This was Venice, the flattering and suspect beauty – this city, half fairy tale and half tourist trap, in whose insalubrious air the arts once rankly and voluptuously blossomed, where composers have been inspired to lulling tones of somniferous eroticism.
[ Thomas Mann, Death in Venice ]

Ready for a tale of sea, ancient walls and gondolas?

Gondole dettaglio

On the morning of June 1st the sun came back, and so did my wish to see Venice again after 3 years. So, 280km, one motorbike, several bottles of water and a wardrobe change later, my whole body vibrated with delight when I crossed the Calatrava glass bridge and laid eyes on this:


I’ve been to many places and I was lucky enough to experience different cultures, see traces of history marrying contemporary worlds, but nothing compares to the moment your eyes widen in wonder in front of Venice. You see, I’ve been avidly reading it’s history: La Serenissima (such poetic way of calling a republic) fascinated me as long as I can remember. Perhaps partially due to the fact that it’s traces are plainly visible in Montenegro’s coast where I spent my childhood and teenager years, and perhaps it is simply because of the beauty of it’s architecture – but I dreamt of seeing Venice with eyes wide open my whole life.
The first time was, weirdly enough, around 3 years ago when we went to surprise an English friend of ours whose wonderful girlfriend alerted us they would be coming for his birthday. That day passed in a blur, but I still remember the feeling of overwhelming delight that overcome me. You could say that day I was an ingenue tourist looking at everything with wonder, but yesterday I was (I hope) a more mature woman who came back without distractions just to see an old friend – the city itself.


I’ve only seen Venice on good days, meaning there was sunshine and no high waters. I am sure that Venetian friends would object to all of my romanticism, and they would surely be right: humidity and sea invading your house isn’t an easy thing to live with.
But the windows? Are you seeing that?



I did not take a gondola to move around, I confess. I find the prices of those lovely things to be absurd, and frankly it’s a tourist trap anyway. Still I do admire their poetry, and the cheeky attitude of the gondoliers with their striped clothes: half of the time I don’t understand a single word they say (they speak in Venetian dialect) but eyes talk, smiles talk, and I just go along with the pretense that they aren’t just trying to get as many tourists in as they can. A girl needs her ’50s movies poetry, you know?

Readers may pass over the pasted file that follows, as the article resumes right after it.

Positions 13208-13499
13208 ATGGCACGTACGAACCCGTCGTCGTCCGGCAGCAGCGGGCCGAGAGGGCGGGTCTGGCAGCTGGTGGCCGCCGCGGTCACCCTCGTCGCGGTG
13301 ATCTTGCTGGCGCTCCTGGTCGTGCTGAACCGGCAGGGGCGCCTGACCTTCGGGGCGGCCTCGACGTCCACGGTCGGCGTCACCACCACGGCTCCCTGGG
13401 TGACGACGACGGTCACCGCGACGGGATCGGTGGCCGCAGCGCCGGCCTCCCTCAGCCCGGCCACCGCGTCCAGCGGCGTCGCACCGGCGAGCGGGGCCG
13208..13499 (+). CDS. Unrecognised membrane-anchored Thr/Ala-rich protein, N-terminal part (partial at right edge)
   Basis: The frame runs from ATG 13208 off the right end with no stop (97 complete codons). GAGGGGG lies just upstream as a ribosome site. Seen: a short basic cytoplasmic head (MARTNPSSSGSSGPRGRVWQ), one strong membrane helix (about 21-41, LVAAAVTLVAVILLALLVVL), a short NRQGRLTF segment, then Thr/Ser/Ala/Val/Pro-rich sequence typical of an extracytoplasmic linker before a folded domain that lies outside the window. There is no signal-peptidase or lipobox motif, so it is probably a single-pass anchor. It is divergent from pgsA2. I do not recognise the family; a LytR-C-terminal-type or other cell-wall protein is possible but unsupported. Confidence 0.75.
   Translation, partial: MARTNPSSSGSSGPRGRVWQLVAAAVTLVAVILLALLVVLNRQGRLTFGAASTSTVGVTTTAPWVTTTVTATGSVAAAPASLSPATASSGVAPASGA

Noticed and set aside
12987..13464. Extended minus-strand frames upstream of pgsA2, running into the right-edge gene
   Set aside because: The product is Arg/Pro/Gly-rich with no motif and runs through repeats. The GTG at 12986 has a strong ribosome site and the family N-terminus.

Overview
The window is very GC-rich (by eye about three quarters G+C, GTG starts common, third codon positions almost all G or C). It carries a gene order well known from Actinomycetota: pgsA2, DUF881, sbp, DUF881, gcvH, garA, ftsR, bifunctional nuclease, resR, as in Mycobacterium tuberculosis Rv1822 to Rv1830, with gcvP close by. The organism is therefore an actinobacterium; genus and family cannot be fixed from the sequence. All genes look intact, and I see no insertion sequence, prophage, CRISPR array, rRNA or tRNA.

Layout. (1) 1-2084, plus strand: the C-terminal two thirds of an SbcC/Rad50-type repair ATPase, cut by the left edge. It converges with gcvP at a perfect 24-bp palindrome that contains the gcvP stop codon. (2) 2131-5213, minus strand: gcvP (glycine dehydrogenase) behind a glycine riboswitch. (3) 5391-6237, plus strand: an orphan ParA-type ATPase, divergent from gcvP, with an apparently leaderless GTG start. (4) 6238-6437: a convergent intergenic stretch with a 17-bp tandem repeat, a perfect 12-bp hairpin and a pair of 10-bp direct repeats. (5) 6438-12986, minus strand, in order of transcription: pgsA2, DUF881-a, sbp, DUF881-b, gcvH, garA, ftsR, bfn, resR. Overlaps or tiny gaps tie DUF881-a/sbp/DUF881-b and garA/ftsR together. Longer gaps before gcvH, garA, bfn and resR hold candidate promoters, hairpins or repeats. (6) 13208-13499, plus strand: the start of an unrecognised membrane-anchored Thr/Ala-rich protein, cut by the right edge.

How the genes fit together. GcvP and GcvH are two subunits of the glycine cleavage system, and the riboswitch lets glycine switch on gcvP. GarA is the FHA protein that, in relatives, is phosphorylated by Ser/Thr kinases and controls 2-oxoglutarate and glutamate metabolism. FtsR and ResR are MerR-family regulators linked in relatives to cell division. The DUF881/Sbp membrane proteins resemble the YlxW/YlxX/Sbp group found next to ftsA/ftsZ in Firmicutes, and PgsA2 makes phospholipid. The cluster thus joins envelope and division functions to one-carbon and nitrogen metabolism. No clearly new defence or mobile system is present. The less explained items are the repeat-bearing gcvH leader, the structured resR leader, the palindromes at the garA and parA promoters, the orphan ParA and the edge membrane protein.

Gondole dettaglio 2

Yes, the kitsch thing is that they are shiny and new, but I am sure that the sheer delight of a unique prospective from the water, looking up to the palaces, will be more than enough to compensate for that… and the gondolier singing. 😀

Ponte sospiri

Il ponte dei Sospiri, one of the most romantic places in Venice. “The Bridge of Sighs” has truly nothing romantic in it’s history, the sighs were those of the prisoners being conducted to their judgements – but who cares, the Asian tourists were happily taking selfies with their selfie sticks all over it. Love wins, y’all!


Of course, the whole city is a tourist trap. When I travel, I like to stop in a lovely small restaurant (I confess that I’m an obsessive TripAdvisor addict… but sometimes I give in to instincts and just go wherever I please) and try some local goodies, but in Venice that is simply impossible. Every single restaurant is fake, serves God-awful food straight out of microwave or freezer, and I am sickened by every waiter that stands on the street throwing “pizza? spaghetti?” looks at me. Everything in Venice is more expensive for outsiders, starting with public transportation ( 7-8 times more than what it costs for the locals) and ending with food. That certainly ruins it for everyone, but it’s just the way it is.
Yesterday I chose to walk around, and I refused to eat until I came across a little Jewish bakery in the ghetto that produced the most scrumptious pastrami sandwich I ever tried. I was completely impressed with the Jewish ghetto: just a street away from the tourist hell, so quiet and so beautiful, with lovely antiques shops, the above mentioned bakery and a couple of restaurants (I’m a sucker for Jewish food!!).


The sellers on these carts are usually Pakistani guys, and the fruit is good – it’s an excellent healthy alternative to getting ripped off with frozen food. 



Oh, hello! Here’s yours truly soaking up the sun 🙂


While I was walking the narrow streets and happily snapping away with my camera, at one point my husband laughed and took it away from me, saying: ” Please stop taking pictures, and just LOOK at it!”  How right he was! It is completely useless to try taking pictures of everything. There just isn’t a bad angle in Venice, the whole city looks almost fake from how gorgeously authentic it is. Even the humidity damages on the walls are amazing!
(sorry Venetians, I know I’m irritating you 😀 )